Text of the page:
In the olfactory bulb there are three main cell types: mitral cells, ruffed cells and granule cells. In addition to these there is also a population of catchecholaminergic cells that are often referred to as either juxtaglomerular or periglomerular cells (Byrd and Brunjes, 1995; Fuller et al., 2005 and 2006)).
In the mature olfactory bulb, the different cell types that form the olfactory bulb are organised into four concentric layers (from external to internal layers).
1) The Primary Olfactory Fiber Layer (OFL)
This is the outermost layer of the olfactory bulb and contains axon terminals of the olfactory sensory neurons (OSNs). Each of these OSNs expresses a single olfactory receptor (OR) on its surface in the olfactory epithelium. An enormous array of odorants can be detected by the large repertoire of different ORs expressed by OSNs (Sato et al., 2007). The axons of the OSNs come together and fasciculate to form the olfactory nerve (Cranial Nerve I) that projects into the olfactory bulb. Once inside the bulb the olfactory nerve axons defasciculate and spread over the glomerular layer of the olfactory bulb to form the outer layer of primary olfactory afferents.
2) The Glomerular Layer (GL)
Primary olfactory afferents branch conspicuously and synapse onto the dendrites of the mitral cells to form a specialised spherical structure named an olfactory glomerulus. The layer containing all these olfactory glomeruli is known as the glomerular layer.
3) The Mitral or External Cellular Layer (MCL)
The Mitral or External Cellular layer is formed mainly by mitral cells, although ruffed cells can also be found in this layer (Fuller et al., 2005 and 2006). Both cell types are projection neurons and use glutamate as a neurotransmitter. In fish, individual mitral cells project several dendrites onto multiple glomeruli, whereas in mammals, single mitral cells project a primary dendrite onto a single glomerulus. Thus, a single fish mitral cell receives sensory information from several different odorant receptors (Yoshihara et al, 2001).
The apical dendrites of the mitral cells ramify and establish synaptic contact with axons of olfactory receptors to form the olfactory glomeruli. Their axons project via the lateral and medial olfactory tracts to bilaterally symmetric fields within the telencephalic lobes. These telencephalic regions are interconnected by mitral cell axonal processes that project through the anterior commissure. The fasciculated axons of the mitral cells extend posteriorly and dorsally to the habenula via the stria medularis where they cross to the contralateral side via the habenula commisure (Miyasaka, 2009). Some of these axons asymmetrically innervate the medial portion of the central neuropil domain of the right habenula. These mitral cells are labelled in the transgenic line Tg(lhx2A:GapYFP) (Miyasaka et al, 2009).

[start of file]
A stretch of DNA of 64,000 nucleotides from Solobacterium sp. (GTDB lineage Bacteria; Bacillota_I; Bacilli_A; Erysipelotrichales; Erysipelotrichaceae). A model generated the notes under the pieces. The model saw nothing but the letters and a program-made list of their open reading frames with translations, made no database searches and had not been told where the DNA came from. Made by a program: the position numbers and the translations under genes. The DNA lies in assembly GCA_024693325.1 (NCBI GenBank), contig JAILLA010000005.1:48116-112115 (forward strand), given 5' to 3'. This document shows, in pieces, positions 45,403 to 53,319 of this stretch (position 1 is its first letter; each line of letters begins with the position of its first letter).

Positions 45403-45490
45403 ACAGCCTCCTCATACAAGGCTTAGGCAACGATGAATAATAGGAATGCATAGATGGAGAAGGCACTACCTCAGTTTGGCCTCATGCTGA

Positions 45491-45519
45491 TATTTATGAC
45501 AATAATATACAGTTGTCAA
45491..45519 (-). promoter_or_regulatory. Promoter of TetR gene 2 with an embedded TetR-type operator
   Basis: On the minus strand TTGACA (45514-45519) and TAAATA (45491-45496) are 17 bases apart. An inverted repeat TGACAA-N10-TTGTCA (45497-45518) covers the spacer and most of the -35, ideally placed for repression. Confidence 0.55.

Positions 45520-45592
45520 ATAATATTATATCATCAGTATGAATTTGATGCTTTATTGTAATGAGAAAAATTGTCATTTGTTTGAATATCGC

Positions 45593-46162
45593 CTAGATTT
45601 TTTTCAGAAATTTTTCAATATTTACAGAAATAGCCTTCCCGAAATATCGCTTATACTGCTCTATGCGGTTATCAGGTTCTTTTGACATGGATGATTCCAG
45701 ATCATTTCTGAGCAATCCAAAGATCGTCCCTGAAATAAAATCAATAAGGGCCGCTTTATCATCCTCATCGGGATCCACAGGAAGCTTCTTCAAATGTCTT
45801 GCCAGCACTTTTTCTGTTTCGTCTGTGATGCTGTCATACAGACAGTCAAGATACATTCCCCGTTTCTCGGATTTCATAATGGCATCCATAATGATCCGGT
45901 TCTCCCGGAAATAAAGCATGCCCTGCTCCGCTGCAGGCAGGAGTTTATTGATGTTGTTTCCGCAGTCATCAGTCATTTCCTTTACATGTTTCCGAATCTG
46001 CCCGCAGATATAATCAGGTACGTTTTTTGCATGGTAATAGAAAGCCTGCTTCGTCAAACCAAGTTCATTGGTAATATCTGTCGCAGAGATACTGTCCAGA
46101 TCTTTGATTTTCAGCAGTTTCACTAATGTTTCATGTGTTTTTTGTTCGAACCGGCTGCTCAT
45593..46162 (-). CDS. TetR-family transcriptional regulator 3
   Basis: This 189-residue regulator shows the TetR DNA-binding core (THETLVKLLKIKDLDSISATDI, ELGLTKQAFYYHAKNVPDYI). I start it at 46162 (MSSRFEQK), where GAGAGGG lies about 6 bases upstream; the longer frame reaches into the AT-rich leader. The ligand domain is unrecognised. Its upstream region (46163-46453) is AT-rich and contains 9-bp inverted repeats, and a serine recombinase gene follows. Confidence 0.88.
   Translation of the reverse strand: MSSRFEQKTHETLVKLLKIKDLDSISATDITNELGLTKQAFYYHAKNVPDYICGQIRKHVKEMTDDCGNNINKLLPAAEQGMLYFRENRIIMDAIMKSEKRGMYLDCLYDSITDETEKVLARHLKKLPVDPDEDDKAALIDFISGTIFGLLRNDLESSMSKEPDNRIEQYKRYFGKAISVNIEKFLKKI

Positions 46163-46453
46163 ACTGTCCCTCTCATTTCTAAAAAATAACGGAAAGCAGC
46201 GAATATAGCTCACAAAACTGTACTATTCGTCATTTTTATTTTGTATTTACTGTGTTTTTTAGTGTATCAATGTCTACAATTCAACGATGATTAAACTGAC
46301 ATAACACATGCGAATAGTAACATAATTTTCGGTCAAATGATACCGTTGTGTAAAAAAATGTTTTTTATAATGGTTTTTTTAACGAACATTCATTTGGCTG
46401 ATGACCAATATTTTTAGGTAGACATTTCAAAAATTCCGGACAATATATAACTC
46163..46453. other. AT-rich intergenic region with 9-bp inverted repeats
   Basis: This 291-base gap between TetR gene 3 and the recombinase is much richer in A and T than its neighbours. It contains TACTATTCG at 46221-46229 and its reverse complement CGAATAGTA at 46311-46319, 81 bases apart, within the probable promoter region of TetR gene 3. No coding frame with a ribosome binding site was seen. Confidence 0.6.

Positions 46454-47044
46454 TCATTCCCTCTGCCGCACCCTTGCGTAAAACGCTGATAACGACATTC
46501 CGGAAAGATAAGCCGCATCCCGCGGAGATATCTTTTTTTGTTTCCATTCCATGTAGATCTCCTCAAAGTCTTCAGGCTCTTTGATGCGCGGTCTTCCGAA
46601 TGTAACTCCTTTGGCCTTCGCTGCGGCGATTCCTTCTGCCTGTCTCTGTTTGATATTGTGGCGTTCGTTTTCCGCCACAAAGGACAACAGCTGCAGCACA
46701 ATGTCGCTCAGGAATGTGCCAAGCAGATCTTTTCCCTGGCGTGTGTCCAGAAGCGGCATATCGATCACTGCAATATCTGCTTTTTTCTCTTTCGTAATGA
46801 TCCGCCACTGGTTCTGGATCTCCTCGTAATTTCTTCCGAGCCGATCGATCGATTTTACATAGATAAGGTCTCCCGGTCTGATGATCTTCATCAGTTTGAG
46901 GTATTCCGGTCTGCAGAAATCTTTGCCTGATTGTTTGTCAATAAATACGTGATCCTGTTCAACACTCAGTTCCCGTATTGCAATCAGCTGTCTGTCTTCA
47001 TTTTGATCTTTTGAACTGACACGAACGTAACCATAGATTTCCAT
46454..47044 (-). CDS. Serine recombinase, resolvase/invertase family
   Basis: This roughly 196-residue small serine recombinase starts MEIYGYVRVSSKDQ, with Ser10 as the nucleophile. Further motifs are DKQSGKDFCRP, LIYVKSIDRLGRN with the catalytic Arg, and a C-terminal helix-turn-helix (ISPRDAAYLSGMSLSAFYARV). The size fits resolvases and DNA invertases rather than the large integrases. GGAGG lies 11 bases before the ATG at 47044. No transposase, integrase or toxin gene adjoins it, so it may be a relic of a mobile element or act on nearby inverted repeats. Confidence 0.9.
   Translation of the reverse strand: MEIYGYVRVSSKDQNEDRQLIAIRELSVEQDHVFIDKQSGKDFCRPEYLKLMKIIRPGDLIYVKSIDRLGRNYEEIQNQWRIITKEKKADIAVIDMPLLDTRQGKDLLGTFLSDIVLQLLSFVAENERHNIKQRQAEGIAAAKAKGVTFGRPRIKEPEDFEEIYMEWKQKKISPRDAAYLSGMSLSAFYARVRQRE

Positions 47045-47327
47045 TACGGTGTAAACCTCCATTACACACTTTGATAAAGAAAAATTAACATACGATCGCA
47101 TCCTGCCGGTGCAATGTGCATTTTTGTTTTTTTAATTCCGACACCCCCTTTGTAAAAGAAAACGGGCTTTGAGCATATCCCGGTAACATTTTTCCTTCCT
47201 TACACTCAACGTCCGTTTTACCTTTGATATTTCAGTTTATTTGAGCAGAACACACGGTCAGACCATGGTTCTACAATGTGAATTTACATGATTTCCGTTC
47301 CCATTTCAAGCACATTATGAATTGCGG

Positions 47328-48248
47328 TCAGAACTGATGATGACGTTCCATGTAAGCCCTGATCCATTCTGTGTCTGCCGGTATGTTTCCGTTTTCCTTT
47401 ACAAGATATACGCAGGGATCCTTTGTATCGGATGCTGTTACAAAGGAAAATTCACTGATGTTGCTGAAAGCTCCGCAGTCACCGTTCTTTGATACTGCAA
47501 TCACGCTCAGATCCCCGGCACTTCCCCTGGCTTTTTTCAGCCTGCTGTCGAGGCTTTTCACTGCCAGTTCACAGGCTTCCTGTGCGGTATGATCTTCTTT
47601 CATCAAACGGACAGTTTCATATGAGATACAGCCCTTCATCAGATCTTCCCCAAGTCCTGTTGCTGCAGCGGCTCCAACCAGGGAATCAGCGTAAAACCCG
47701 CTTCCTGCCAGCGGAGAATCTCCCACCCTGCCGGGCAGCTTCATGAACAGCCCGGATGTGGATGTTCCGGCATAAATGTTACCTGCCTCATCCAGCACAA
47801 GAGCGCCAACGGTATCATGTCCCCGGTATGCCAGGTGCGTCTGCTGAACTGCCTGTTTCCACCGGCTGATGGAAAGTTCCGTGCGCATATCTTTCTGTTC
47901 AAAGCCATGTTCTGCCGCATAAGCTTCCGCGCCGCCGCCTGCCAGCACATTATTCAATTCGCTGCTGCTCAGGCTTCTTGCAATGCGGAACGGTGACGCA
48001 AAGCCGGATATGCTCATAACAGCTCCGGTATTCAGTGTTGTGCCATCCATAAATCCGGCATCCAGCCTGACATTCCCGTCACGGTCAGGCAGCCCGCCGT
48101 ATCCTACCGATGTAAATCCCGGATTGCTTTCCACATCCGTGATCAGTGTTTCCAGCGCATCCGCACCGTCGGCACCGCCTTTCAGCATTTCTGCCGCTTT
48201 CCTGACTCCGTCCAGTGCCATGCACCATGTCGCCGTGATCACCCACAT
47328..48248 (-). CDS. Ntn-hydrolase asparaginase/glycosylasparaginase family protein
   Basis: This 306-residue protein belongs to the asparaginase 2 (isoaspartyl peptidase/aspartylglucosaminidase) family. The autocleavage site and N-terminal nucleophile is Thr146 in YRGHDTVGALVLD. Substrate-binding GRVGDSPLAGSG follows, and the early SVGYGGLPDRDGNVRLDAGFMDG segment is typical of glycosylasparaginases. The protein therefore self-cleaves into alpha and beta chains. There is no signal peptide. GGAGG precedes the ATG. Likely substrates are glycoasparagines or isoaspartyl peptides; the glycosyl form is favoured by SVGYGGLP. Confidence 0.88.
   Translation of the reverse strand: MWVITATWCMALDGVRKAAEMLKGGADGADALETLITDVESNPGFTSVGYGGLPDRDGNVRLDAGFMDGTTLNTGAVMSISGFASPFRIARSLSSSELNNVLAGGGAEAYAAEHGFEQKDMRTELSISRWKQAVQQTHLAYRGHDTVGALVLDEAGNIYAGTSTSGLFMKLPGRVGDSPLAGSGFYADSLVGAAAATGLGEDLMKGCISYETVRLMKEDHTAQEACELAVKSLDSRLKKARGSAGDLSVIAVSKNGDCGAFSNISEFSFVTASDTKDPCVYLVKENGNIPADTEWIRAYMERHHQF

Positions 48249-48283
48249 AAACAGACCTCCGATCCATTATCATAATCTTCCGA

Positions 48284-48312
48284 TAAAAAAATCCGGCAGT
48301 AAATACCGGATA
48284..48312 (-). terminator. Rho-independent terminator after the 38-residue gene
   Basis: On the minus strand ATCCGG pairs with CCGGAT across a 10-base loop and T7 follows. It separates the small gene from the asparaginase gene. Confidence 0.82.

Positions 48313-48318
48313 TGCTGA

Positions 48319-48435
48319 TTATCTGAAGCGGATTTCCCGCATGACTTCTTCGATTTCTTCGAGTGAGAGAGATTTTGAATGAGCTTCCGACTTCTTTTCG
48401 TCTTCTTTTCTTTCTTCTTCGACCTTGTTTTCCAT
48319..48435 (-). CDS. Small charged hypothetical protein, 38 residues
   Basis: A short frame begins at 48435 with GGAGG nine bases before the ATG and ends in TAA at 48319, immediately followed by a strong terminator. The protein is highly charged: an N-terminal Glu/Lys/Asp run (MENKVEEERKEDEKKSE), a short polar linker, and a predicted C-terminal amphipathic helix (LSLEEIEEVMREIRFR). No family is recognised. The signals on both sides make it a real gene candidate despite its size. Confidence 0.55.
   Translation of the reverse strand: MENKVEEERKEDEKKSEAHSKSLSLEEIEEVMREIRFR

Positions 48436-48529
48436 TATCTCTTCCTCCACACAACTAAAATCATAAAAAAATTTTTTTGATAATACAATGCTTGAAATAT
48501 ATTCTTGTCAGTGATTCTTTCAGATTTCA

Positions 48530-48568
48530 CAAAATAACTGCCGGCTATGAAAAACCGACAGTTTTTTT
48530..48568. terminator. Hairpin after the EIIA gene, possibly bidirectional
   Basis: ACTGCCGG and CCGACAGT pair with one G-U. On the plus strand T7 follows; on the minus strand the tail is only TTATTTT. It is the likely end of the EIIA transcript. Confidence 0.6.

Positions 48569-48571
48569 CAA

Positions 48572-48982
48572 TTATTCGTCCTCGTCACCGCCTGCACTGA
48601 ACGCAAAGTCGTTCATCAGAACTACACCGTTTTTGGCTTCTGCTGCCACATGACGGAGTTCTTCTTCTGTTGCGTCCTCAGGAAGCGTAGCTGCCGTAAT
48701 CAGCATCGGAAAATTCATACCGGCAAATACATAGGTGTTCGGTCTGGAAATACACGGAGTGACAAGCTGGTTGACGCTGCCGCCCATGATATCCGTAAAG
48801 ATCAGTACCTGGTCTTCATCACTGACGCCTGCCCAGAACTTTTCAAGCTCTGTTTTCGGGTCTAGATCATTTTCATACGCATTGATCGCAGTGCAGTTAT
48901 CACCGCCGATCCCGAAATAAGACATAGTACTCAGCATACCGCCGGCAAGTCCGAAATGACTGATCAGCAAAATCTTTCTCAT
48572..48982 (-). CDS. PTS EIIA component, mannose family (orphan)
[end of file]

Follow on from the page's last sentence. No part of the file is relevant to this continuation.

Ruffed cells are less numerous than mitral cells. Ruffed cells have short collaterals in the proximal region of their axon, which gives these cells their characteristic appearance (Fuller et al., 2005).
4) The Granule or Internal Cellular layer (GCL)
The Granule cell layer or Internal Cellular layer is mainly composed of granule cells, which act as interneurons in the olfactory bulb circuitry. These cells have apical dendrites that contact mitral and ruffed cells, while their basal dendrites contact axons originating from extrabulbar regions. They express the neurotransmitter gamma-aminobutyric acid (GABA).
A subpopulation of granule cells produce catecholamines and are tyrosine hydroxylase positive. These cells are referred to as juxtaglomerular, periglomerular or perinest cells (Byrd and Brunjes, 1995; Fuller et al., 2005 and 2006).
The adult zebrafish OB contains another subset of neuroendocrine cells that express Gonadotrophin releasing hormone(GnRH). These cells are known as terminal nerve cells. These neurons are born near to the olfactory epithelium and then migrate along the axons of the olfactory sensory neurons to populate the bulb (Whitlock et al., 2003; Palevitch et al., 2007).